Netflix officially rolled out in Cuba, where it is now available to Cuban subscribers at the same $7.99 monthly rate it charges in the US. The move is mostly symbolic for now, but reflects the new opportunities potentially opened by the White House’s December announcement.
Google for Nonprofits launched in Mexico and Chile, with other Latin American countries to follow, the company announced. Organizations can apply respectively through google.com.mx/nonprofits and google.cl/nonprofits to get access to dedicated resources, discounts and freebies.
Miami-based startup Senzari expanded its offering with the launch of film analytics engine MovieGraph, Tech.co reported. Back in 2013, the company had already released a music analytics API called MusicGraph.
French dating startup Happn recently launched in Buenos Aires and Santiago, following its January rollout in Mexico City. The company is currently opening up two cities a month, and grew from 1 million to 2 million users since announcing its $8 million Series A round last December.
Finally, industry network Latam Founders is gearing up for the second edition of its annual awards gala, which will take place in São Paulo on March 18 and honor leading figures of Latin America’s startup sector. Here are the nominees among which winners will be picked:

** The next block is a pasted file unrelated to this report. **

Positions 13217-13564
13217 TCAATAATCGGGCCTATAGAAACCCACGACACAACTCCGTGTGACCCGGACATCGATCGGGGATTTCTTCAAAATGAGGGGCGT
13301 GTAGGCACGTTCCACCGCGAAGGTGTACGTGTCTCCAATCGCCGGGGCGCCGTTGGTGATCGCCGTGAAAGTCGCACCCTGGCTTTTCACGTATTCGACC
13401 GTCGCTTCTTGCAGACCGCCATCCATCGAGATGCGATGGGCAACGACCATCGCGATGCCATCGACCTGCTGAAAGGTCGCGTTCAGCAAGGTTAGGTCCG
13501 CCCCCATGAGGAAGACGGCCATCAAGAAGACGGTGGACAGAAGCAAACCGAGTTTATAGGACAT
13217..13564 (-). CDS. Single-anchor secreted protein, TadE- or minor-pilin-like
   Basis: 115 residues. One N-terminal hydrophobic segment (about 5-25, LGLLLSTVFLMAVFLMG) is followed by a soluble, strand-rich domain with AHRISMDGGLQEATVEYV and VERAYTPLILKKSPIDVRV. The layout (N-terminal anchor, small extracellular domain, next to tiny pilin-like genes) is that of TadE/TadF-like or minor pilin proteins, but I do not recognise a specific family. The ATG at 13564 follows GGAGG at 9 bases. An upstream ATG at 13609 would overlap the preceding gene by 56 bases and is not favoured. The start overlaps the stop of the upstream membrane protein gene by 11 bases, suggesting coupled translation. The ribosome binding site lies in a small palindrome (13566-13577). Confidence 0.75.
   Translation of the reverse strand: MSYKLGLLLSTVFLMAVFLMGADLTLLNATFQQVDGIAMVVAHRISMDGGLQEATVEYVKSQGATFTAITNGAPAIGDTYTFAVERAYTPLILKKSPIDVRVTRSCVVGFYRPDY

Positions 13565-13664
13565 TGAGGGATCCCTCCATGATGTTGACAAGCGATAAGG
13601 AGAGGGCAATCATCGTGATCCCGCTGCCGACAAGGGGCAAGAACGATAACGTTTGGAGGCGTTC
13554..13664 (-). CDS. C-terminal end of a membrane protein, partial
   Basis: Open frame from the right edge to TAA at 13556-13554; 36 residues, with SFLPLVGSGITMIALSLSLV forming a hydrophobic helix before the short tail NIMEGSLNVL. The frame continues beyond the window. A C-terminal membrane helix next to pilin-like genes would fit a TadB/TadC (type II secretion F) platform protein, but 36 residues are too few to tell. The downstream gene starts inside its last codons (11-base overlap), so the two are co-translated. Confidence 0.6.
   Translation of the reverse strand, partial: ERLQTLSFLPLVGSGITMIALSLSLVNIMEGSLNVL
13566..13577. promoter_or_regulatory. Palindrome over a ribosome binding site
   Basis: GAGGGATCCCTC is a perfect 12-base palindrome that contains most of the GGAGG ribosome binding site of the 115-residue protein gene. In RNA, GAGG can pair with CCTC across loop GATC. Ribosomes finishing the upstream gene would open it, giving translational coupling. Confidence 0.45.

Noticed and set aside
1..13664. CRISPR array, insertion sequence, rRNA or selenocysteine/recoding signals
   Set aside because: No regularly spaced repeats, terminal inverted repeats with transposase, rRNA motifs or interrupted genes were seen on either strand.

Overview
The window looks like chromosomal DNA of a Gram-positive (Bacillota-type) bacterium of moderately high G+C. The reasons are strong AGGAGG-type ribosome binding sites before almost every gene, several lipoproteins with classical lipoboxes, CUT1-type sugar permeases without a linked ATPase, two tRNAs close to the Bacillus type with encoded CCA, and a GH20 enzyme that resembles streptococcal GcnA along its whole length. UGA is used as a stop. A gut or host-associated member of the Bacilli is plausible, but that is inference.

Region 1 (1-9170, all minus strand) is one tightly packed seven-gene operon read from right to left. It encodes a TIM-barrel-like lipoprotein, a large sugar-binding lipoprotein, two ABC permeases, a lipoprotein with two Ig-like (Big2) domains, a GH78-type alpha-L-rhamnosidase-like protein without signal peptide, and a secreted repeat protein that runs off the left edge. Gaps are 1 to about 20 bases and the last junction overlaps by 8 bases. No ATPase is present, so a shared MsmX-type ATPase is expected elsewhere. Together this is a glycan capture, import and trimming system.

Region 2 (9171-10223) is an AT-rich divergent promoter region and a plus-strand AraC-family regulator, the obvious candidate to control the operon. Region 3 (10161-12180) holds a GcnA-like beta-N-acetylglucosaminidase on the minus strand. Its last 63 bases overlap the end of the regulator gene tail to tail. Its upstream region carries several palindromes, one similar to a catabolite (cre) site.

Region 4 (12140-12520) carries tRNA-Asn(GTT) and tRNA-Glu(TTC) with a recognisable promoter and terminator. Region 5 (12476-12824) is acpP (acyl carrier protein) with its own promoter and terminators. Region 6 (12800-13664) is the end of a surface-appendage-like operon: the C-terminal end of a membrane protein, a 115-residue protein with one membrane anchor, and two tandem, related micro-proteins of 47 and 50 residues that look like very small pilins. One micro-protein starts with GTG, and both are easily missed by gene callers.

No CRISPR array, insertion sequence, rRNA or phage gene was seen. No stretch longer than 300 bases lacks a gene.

- Best Investor: Astella Investimentos, e.bricks, Kaszek Ventures, Monashees, Redpoint eVentures;
- Best B2C Company: Dafiti, Easy Taxi, Guia Bolso, ifood, Ingresse;
- Best B2B Company: Canal da Peça, ContaAzul, Printi, RockContent, SambaAds;
- Best International Company: Airbnb, Eventbrite, Sendgrid, SurveyMonkey, Zendesk;
- Best Accelerator: 21212, Aceleratech, Gema, NXTP Labs, Wayra.
Two people’s choice awards will also be attributed during the event (Most Innovative Company and Most Impactful Company), as well as an Entrepreneur of the Year award, first won by VivaReal’s founder Brian Requarth in 2014.
Also on TNW:
- Deezer Elite’s high-quality music streaming service is going global
- PR in the global economy: How media is different in Latin America vs. the US
- Sony’s 4G version of the Xperia E4 will arrive from April priced at $145
- The challenges of SMS on a global scale
Good reads from across the Web:
- Águas de São Pedro to become the first digital city in Brazil [Telefónica Innovation Hub]
- Can an App Be Too Successful? Ask ‘Trivia Crack’ [WSJ]
- Christ the Redeemer mapped by drone to create first ever accurate model [The Verge]
- Colombian startups don’t have an engineering deficit. Really, they don’t. [Juan Pablo Buriticá on Medium]
- E-commerce attracts 60 million consumers in Brazil [ZDNet]
- Ecuador becomes the first country to roll out its own digital cash [CNBC]
- “El móvil es la puerta de entrada a Internet en América Latina” [El País, in Spanish]
- Getting ready for the next (digital) billion consumers – The Digital Evolution Index [Medium]
- Latin America Fundraising, Exits Rebound as Deal-Making Slips [WSJ]
- Survey results: How much Colombian software developers really make [Bunny Inc.]
- Telecom Italia to invest R$14bn in Brazil [ZDNet]
- Wayra CEE to close in March: more to shut down in the next few months? [Novobrief]
- Y Combinator-Backed Bright Aims To Bring Solar Power To Mexico [TechCrunch]
Image credit: 3D Robotics